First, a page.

Keeping It Real – February 22, 2019
Alabama Public Radio
Excuse a second comment, but today’s poem-a-day from Poets.org is a fitting comment on this post:
We Were All Odysseus in Those Days by Amorak Huey
A young man learns to shoot & dies in the mud an ocean away from home, a rifle in his fingers & the sky dripping from his heart. Next to him a friend watches his final breath slip ragged into the ditch, a thing the friend will carry back to America— wound, souvenir, backstory. He’ll teach literature to young people for 40 years. He’ll coach his daughters’ softball teams. Root for Red Wings & Lions & Tigers. Dance well. Love generously. He’ll be quick with a joke & firm with handshakes. He’ll rarely talk about the war. If asked he’ll tell you instead his favorite story: Odysseus escaping from the Cyclops with a bad pun & good wine & a sharp stick. It’s about buying time & making do, he’ll say. It’s about doing what it takes to get home, & you see he has been talking about the war all along. We all want the same thing from this world: Call me nobody. Let me live.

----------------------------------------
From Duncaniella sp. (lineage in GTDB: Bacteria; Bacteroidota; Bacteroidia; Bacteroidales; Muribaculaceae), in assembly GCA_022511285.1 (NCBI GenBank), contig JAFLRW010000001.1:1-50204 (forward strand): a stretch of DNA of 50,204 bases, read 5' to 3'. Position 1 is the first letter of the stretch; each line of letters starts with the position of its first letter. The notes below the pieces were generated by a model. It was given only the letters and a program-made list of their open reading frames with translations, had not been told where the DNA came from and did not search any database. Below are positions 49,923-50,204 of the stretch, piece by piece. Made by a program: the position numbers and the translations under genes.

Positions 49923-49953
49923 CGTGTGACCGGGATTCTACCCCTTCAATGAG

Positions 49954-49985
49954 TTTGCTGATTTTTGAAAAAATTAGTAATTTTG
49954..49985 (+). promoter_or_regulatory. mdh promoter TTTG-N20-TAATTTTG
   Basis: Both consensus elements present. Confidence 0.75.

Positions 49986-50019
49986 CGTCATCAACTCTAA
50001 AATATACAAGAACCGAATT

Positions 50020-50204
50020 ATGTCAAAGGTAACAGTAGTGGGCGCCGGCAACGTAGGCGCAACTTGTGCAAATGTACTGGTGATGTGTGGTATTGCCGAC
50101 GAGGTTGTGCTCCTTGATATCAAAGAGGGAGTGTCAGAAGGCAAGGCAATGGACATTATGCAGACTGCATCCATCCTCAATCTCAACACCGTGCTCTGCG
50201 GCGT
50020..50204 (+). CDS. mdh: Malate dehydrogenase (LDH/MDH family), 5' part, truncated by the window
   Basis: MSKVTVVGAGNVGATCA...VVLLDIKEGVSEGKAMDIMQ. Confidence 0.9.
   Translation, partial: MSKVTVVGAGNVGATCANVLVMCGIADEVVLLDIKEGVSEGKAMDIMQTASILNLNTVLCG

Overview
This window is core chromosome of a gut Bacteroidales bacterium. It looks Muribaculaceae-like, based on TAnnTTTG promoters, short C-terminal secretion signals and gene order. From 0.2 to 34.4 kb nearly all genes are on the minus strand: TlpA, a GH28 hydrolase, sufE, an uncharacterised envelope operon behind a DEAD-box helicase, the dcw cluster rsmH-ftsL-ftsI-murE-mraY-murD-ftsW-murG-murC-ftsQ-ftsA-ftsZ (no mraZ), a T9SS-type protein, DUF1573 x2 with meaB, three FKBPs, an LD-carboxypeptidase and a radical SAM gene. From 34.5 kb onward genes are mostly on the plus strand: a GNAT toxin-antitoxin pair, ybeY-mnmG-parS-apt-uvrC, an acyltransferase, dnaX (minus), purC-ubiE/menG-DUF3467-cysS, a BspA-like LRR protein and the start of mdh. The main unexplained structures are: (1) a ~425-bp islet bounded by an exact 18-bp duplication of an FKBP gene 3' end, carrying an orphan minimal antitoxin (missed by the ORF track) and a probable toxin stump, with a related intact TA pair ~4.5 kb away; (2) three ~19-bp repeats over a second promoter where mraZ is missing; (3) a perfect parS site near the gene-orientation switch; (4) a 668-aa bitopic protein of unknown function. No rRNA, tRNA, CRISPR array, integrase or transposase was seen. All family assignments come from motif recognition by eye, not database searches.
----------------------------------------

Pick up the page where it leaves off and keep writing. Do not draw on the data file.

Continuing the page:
I remember WWII veterans in my civic club and at church loving war museums and tributes to their sacrifice. They also complained that youngsters today have no appreciation of how hard it was to save the world, that they were spoiled. I countered that youngsters were enjoying the fruit of the very thing veterans fought to secure – freedom from war, fear, death and destruction. Why not celebrate their ability to live fully and joyfully and with no thought of war, the very thing secured by victory in Europe and Japan? And then there was my Uncle Jack, a WWII army combat veteran and survivor of fierce fighting in the Pacific. When encouraged to hop on one of the Honor Flights so generously provided for his generation, he barked that the world needed to get on from the war – “It’s over, let it go!” he would growl.
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